Angle B and angle E both measure 63 degrees, so the included angles are congruent. To set up the side proportions, always compare the two smallest sides together and the two largest sides together, going in the same order between triangles. For this example, our ratios are 3/6 and 5/8. If we convert to decimals, 3/6 = .5 and 5/8 = .625. Since these ratios are not equal, triangle ABC is not similar to triangle DEF.

For our next example, determine if triangle RST is similar to triangle WXY.

Since we were given the lengths of all three sides in both triangles, Side - Side - Side (SSS) is the only theorem that can prove similarity. Let's set up our proportions. The two smaller sides have a ratio of 6/3, the largest sides have a ratio of 10/5 and the remaining sides have a ratio of 8/4. From simplifying, all of the ratios equal two. Therefore, triangle RST is similar to triangle WXY by the Side - Side - Side (SSS) similarity theorem.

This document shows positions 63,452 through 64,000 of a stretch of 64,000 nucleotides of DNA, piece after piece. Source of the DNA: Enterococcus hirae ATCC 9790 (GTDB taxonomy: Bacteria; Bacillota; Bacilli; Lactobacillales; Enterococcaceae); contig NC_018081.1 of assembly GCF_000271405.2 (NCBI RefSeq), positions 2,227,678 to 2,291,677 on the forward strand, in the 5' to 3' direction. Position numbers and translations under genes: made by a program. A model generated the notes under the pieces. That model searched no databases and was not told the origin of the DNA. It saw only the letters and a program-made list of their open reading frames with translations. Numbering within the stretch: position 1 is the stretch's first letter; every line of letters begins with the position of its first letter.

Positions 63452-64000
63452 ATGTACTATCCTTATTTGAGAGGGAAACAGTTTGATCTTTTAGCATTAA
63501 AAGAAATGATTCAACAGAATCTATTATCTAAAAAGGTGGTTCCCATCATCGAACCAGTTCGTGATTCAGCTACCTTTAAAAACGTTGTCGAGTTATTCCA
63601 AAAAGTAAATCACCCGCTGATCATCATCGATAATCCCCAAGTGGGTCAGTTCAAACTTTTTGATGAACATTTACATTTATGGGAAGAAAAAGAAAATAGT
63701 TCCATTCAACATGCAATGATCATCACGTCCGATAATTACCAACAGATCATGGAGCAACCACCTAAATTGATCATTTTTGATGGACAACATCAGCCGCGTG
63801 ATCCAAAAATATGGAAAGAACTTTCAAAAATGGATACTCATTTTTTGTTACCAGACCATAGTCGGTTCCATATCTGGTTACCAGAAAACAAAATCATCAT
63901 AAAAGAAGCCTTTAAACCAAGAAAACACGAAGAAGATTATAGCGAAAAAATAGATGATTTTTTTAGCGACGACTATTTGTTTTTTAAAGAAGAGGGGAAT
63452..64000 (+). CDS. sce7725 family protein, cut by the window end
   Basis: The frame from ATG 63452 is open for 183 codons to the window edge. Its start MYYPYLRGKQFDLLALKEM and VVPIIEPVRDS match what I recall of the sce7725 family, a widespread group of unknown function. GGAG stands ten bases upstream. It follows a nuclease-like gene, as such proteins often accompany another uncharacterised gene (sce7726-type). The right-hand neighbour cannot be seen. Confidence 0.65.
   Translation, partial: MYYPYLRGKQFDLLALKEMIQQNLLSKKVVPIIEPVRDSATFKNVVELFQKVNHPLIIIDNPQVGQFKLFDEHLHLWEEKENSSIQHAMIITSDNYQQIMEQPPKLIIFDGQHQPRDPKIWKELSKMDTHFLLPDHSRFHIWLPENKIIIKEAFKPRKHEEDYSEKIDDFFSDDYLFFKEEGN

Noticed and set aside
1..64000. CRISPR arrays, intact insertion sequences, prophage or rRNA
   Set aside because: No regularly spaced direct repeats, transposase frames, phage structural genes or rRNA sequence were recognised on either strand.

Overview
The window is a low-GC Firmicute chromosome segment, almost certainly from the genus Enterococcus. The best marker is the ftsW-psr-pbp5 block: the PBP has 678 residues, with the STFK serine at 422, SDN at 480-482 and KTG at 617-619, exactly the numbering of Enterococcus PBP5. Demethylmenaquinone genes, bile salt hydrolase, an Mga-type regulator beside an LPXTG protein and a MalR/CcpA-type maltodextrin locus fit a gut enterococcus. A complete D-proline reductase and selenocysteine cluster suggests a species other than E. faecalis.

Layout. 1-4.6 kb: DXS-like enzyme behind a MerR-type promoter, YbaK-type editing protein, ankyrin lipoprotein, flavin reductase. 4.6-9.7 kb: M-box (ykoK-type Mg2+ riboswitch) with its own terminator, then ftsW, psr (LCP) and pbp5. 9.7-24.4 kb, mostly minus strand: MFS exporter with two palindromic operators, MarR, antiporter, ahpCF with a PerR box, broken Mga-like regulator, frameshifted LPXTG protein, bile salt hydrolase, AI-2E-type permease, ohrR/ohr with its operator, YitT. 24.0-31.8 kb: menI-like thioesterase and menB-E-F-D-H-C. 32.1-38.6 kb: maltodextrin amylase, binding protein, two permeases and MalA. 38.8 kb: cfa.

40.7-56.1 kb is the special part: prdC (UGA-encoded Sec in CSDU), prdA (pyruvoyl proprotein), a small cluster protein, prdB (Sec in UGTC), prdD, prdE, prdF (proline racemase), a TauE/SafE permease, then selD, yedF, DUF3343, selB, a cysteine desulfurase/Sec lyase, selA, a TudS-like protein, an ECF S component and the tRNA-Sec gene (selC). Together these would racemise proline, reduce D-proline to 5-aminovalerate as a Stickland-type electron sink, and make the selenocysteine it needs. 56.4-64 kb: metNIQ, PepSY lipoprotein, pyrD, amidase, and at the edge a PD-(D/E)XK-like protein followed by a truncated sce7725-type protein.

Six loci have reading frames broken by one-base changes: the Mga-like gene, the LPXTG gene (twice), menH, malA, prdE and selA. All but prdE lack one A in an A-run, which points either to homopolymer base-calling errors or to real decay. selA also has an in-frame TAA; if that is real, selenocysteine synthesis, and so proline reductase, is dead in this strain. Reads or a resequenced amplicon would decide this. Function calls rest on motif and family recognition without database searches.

Let's do one more. Is triangle CRE similar to triangle PHB?

Based on the given information, these triangles can only be congruent by Angle - Angle (AA). But, it appears that only one pair of angles are congruent. So, you may think the triangles aren't similar. Before coming to a conclusion, let's calculate the measure of angle E. Subtracting 180 - 40 - 95, we find that angle E measures 45 degrees. With this information, we now see that angle R and angle H are congruent, as well as angle E and angle B. Therefore, triangle CRE is similar to triangle PHB by the Angle - Angle (AA) similarity theorem.

Similar triangles possess the same characteristics as other similar figures: congruent corresponding angles and proportional corresponding sides. The triangle similarity theorems, which are Angle - Angle (AA), Side - Angle - Side (SAS) and Side - Side - Side (SSS), serve as shortcuts for identifying similar triangles. When assessing similarity, always begin by examining the provided information, which will help you figure out which theorem to use when determining if triangles are similar or not.

After completing this lesson, you'll be able to:

- Define similar figures